The plant closures were announced on the same day that Tesco severed a distribution deal with Dairy Crest. The supermarket is switching from three suppliers to two – Robert Wiseman and Arla – from July. About 3 per cent of the company’s milk sales last year were sent to Tesco’s shelves.
Dairy Crest said it was facing up to an “extremely challenging” market for milk, but said Tesco remained a “large and important customer” for its other cheese and butter brands: Cathedral City, Country Life and Clover, plus Frijj milkshakes.
It said losing the Tesco contract was not a factor in its decision to shut a glass bottling dairy at Aintree, Merseyside, which employs 220 people, and a site at Fenstanton in Cambridgeshire employing 250 people, instead blaming the “fall in the sales of milk in glass bottles as residential sales continue to decline”.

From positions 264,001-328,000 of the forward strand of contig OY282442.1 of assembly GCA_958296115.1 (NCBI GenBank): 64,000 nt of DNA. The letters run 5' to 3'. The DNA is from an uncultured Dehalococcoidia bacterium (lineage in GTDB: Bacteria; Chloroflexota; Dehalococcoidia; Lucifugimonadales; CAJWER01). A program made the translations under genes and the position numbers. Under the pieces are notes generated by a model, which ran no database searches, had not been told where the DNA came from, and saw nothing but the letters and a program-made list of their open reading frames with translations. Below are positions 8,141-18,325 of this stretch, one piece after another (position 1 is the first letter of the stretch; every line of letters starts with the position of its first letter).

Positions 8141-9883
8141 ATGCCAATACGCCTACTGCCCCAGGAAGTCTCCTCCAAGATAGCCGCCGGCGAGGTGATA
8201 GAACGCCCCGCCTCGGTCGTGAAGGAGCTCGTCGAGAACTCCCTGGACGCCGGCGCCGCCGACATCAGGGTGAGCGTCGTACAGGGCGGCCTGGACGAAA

It said the Aintree closure – still subject to staff consultations – would see households across the country receive milk in glass bottles from its Hanworth dairy in Feltham, west London.
Dairy Crest’s milk delivery arm employs 4,000 to supply supermarkets, homes, hospitals and businesses. It has begun a consultation on the closures, which are planned for later this year.
Its chief executive, Mark Allen, claimed the closures would protect the future of the milk side of the business. “We believe that this proposed restructuring of our dairies business is the right decision for the long term,” he said.
Dairy Crest said its £75m investment programme in three polybottle dairies, at Severnside, Gloucestershire; Chadwell Heath, London; and Foston, Derbyshire, meant they would take on the work of the closed plants.